Reformation Trust Publishing

Thanks to the enduring radio and literature ministry of late great R. C. Sproul, we have books from the beloved pastor that are as wonderfully written and as theologically accurate at the same time. Modern classics as such The Prince’s Poison Cup, The Lightlings, or The Donkey Who Carried the King, are only some of the many tales that are bound to be cherished in any covenant home. Reformation Trust is under the banner of Ligonier Ministries.

Great Commissions Publications

GCP is headed by the Christian Education departments of twin Presbyterian denominations, OPC and PCA. If you are on the look out for Sunday School curriculum, be sure to head to their website for quality materials. Their Vacation Bible School materials also provide solid content. Our church has used their materials and our teachers are glad that they could teach it without any scruples. Their excellent catechism curriculum called Kids’ Quest! Catechism Club could work well in a classroom or a homeschool setup. Make sure you check that out if you want an open-and-go resource for teaching the First Catechism.

Crown & Covenant Publications

Another publishing company that I highly recommend is from a conservative Presbyterian denomination. Crown & Covenant does not offer a lot of children’s materials, but they have a number of Psalmody resources for children and for family worship that are worth looking at.

Other Good Publishers

Other publishing houses that I follow which often produce good materials for children are the following:

I cannot vouch for every single material that these publishers offer, which is why the next criteria is important to follow. The publishers listed right above are committed to good Gospel content. But they do not necessarily follow Reformed confessional standards, strictly speaking. Occasionally, you’ll have good finds from other Christian publishers, such as Zonderkidz, an imprint of Zondervan. But since their philosophy retains a more open approach to other more lenient Christian traditions, you will also find that next point is just as important in choosing children’s books with sound doctrine.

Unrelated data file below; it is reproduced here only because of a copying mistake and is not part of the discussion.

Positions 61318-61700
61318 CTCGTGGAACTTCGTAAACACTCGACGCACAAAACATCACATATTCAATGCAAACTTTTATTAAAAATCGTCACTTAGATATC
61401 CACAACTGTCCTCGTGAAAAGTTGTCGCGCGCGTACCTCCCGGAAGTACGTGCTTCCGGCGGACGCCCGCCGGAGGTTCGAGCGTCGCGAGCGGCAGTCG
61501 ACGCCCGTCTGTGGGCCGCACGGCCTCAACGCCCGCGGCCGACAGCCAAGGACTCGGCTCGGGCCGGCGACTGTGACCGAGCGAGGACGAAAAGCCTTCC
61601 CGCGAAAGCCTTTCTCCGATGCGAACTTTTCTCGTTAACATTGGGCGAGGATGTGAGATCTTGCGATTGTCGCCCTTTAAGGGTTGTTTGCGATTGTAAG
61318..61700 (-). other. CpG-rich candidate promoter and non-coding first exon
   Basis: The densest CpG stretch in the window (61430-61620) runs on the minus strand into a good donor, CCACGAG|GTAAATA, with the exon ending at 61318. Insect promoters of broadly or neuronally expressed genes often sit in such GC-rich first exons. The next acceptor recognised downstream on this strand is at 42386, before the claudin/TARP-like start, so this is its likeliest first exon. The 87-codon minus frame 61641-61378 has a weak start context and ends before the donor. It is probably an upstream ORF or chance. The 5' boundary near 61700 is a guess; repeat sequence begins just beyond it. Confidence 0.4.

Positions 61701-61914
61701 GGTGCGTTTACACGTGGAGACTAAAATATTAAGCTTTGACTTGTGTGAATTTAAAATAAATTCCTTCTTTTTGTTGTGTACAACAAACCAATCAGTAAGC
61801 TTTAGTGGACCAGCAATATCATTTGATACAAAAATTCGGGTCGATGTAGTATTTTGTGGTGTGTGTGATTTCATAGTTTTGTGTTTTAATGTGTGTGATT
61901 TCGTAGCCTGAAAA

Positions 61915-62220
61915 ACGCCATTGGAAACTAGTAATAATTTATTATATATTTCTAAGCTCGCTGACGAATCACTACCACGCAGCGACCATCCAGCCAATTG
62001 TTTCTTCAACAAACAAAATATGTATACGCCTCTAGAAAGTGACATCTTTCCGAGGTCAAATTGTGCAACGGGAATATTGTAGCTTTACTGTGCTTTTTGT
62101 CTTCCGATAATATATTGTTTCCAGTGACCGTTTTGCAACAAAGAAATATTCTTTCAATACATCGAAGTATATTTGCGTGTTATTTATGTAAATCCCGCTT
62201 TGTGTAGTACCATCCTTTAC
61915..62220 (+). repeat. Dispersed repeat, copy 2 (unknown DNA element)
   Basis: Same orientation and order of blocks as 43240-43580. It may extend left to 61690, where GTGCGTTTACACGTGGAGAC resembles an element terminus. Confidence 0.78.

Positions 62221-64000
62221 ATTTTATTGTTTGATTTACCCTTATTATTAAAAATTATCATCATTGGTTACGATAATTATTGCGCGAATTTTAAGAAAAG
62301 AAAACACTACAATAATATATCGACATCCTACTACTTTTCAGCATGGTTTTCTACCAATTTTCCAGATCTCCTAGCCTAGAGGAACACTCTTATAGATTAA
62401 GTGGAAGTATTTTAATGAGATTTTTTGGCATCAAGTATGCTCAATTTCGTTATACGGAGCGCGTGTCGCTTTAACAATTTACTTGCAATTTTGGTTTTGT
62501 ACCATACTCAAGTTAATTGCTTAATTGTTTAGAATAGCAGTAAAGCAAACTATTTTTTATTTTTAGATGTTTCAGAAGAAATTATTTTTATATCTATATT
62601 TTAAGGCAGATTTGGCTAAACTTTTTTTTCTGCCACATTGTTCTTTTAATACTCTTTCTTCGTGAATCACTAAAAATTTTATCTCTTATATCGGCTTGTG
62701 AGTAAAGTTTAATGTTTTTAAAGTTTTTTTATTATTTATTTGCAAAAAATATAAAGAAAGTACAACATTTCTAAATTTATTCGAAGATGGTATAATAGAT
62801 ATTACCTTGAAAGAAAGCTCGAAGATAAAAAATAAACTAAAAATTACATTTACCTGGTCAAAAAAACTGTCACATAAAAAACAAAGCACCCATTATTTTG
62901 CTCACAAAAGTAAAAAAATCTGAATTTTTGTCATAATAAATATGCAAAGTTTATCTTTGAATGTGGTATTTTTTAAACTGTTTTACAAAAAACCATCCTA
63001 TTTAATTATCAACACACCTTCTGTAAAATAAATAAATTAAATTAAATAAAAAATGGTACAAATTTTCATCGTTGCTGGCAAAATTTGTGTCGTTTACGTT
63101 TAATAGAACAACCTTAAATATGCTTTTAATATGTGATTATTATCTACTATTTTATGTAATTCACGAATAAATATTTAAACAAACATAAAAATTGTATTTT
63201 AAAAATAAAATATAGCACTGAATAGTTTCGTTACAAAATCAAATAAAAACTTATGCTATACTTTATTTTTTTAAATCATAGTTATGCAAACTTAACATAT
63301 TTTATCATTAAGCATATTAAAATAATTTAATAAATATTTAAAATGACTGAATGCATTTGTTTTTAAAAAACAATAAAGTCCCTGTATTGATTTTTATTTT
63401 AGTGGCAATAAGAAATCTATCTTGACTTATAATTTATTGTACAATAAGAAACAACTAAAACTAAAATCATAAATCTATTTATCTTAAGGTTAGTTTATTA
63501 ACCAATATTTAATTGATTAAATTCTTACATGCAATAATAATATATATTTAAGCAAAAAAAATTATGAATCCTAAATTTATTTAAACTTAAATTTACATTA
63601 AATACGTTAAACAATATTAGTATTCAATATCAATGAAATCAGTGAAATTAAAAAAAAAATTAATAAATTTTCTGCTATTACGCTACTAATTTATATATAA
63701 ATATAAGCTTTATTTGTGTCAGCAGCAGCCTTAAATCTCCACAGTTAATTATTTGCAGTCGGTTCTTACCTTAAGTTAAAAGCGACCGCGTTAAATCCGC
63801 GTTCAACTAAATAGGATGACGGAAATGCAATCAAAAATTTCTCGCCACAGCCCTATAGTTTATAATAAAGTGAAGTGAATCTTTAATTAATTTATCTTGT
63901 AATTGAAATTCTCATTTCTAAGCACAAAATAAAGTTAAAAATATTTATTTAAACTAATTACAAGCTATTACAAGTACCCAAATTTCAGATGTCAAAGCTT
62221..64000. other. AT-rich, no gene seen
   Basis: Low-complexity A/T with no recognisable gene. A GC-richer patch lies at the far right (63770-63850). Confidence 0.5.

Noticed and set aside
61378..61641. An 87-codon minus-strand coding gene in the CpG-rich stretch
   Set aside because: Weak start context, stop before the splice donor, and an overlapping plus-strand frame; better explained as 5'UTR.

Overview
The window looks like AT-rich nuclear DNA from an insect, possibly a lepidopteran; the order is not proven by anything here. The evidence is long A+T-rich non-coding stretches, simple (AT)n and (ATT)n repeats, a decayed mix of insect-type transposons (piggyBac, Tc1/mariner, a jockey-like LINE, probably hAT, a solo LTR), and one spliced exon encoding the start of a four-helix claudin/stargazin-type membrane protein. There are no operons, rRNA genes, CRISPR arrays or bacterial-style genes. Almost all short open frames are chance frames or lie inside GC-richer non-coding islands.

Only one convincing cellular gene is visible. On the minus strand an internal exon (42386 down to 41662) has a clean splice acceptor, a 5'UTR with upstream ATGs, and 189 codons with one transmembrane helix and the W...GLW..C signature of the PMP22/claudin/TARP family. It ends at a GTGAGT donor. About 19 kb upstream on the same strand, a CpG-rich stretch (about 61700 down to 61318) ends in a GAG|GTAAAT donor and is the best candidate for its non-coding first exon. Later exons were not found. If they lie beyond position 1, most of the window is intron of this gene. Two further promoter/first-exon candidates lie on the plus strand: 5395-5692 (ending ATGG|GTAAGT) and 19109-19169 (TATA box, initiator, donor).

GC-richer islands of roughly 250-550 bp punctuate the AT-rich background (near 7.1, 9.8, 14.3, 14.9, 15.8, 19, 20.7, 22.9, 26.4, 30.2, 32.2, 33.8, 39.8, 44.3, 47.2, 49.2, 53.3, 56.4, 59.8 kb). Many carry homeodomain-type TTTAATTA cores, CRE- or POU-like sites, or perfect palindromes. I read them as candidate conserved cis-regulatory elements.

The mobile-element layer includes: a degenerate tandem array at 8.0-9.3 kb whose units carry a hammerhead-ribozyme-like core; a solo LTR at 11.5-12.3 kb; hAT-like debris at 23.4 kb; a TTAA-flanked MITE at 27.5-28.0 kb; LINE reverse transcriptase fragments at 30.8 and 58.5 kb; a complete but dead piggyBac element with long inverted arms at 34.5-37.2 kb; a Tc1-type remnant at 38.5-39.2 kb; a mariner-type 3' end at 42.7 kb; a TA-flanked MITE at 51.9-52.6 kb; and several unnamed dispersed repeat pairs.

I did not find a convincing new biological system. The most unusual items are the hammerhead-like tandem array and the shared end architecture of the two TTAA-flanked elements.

Local Resellers in the Philippines

If you are living in the Philippines, I trust these local sellers that provide good selections in terms of their offerings for children:

I am quite partial with Coram Deo Books, to be honest. The couple who is operating this small business attend our church. They are Presbyterians, too. Not only that, I have had the privilege of recommending a number of their selections for children’s books. They also have, I believe, the most reasonable rates among all the Reformed book sellers in the Philippines. The only downside though, is that they usually offer pre-orders, instead of ready stocks. But do watch out for flash sales on their Facebook page! The rates are great!

The Wretched Bookworm, on the other hand, is owned and operated by the people behind Evangelical Outreach Inc (EOI), the OG bookseller for Reformed offerings in the Philippines, which is under the ministry of Cubao Reformed Baptist Church. A visit to their warehouse would be wise choice once quarantine restrictions ease up a bit. I trust that they will have a few gems hidden in some corners.

Not only that, you could also check out Paulo’s Library, who is based in Lapu-Lapu in Cebu. A lot of the children’s books they make available at this shop are from the Good Book Company, particularly the Tales that Tell the Truth series. We have a number of these books and these provide excellent retellings of Bible stories. But they have a some pictures of Jesus in the majority of these books. In our home, however, we covered a lot of the pages with washi tape as a temporary solution. You could try that, too.

2. Who is the author?